Shawki Ibrahim Allam, the Grand Mufti of Egypt was a guest at the University of Bonn in Germany. In a panel, he called for inter-religious dialogue; however, political issues were not addressed.
Terrorism cannot be based on Islam. Religion does not in any way legitimize acts of terror. Terrorists cultivate a random interpretation of religion that has nothing to do with established theology, says the Grand Mufti of Egypt, Shawki Ibrahim Allam.
During a panel discussion in Bonn, Germany, Allam made it clear that jihadists and other criminals are appropriating religion for their own ends. He and his colleagues at Dar al Ifta, the Egyptian fatwa office, have analyzed jihadist writings of various authors. He said, "Theologically, they are all untenable."
Scholars in many other fatwas have said the same. In 2014, Allam and 120 other Islam scholars had expressed this opinion in an open letter to the leader of terror organization "Islamic State" condemning the crimes committed in the name of the religion.
The Grand Mufti of Egypt holds the highest religious office in his country. As a religious authority, he is responsible for issuing religious legal opinions published by the Egyptian government agency he heads, Dar al-Ifta' al-Misriyyah, the Egyptian fatwa agency.
Since his election in 2013, Shawki Ibrahim Allam has been promoting a moderate and open Islam. Wherever he goes, he seeks to establish dialogue. He feels that people all over the world should respect cultural and religious diversity. Allam encourages people to speak to each other; otherwise they will not overcome their distrust of each other. A religion shows how good it is in its achievements. "The best of people are those that bring most benefit to the rest of mankind," he said, quoting the founder of Islam, Mohamed. He maintained that people must accept differences.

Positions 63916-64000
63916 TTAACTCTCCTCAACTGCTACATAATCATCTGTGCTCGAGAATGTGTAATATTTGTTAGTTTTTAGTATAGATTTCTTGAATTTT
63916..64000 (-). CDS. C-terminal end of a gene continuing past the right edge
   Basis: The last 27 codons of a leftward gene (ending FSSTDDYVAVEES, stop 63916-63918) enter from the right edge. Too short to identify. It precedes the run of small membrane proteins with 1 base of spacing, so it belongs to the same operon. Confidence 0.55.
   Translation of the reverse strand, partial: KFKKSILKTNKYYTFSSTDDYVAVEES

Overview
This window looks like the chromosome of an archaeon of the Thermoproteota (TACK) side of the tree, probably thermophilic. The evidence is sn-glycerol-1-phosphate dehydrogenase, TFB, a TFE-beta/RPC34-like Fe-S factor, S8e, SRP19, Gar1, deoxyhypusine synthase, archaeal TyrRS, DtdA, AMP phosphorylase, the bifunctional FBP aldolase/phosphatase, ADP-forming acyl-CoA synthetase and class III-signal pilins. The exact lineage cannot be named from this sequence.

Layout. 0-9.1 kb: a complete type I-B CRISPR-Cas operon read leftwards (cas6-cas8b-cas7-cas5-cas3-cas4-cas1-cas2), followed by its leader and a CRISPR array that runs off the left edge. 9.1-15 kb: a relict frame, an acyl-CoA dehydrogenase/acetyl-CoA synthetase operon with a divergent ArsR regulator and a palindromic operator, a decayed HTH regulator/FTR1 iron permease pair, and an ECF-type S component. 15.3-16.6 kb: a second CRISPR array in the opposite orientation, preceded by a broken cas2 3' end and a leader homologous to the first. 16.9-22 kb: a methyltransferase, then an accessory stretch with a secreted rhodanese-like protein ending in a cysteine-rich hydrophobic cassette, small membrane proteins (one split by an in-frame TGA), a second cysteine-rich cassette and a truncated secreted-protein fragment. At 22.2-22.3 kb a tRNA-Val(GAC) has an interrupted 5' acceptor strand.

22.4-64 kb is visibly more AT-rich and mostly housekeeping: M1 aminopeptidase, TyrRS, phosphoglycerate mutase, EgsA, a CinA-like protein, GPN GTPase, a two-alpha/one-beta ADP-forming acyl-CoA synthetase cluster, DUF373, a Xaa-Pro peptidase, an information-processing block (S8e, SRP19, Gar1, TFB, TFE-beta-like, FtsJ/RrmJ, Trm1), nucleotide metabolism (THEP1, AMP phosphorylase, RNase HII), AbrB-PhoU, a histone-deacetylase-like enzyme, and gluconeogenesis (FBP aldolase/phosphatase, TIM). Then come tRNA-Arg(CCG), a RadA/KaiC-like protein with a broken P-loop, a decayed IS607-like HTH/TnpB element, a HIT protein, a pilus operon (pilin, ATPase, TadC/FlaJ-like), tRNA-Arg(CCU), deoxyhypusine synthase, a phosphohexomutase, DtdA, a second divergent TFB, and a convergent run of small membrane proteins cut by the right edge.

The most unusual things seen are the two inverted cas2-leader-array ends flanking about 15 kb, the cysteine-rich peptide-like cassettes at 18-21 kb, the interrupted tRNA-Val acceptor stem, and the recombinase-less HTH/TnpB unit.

Ahmad Mansour (European Foundation for Democracy), Prof. Sabine Damir-Geilsdorf (University of Cologne), Prof. Christine Schirrmacher (University of Bonn)
The sins of the West
That is how Allam created a basis for a relaxed and uplifting dialogue, as often fostered in such events. The Cologne-based Islamic scholar, Sabine Damir-Geilsdorf, recalled the problematic role that religion has played in the West for over 200 years. It has repeatedly interfered in politics and society in the Middle East and often dictated conditions. Arabs needed religion to counter the West's excessive power- this comes as no surprise.
"The fact that Islam acts as an ideology is rooted in its origin, which is not Western; it is not an ideology imported from the West. Instead, people can put faith in something authentic that belongs to them," Damir-Geilsdorf explained.
Actually, repentant Westerners should be asking different questions about the shortcomings of the Arabic world. After all, most Arabic states have been independent for at least a half a century - like Iraq, Syria and Libya - and have also brought forth numerous autocrats. Egyptian is also familiar with a long tradition of authoritarian governments.
But the subject of the Muslim states' responsibility was like a great void, an almost unutterable taboo that none of the participants dared to touch on. Only the Berlin psychologist, Ahmed Masour, dared to address difficult issues by mentioning Wahhabism, an ultraconservative Sunni movement based in Saudi Arabia. But his conversation partners did not take up the subject.
The panel participants did not discuss any other urgent subjects. Actually, they should have reviewed the Egyptian government's gross human rights violations. Hundreds of members of the Muslim Brotherhood were sentenced to death in mass trials; thousands are still in custody.
Secular oppositionists face a similar fate. How do Egyptians react to this situation? How does the Grand Mufti view the authoritarian leadership style of the Egyptian government? How does he explain the rampant terrorism that has developed in Egypt since the fall of Morsi's Islamist government?
Neither Islam scholar Christine Schirrmacher, who moderated the evening, nor any members of the audience addressed issues that are being discussed intensively around the world and are significant for Egypt's political future. Although the discussion contained many poetic moments, in the end, it failed to realize its full potential.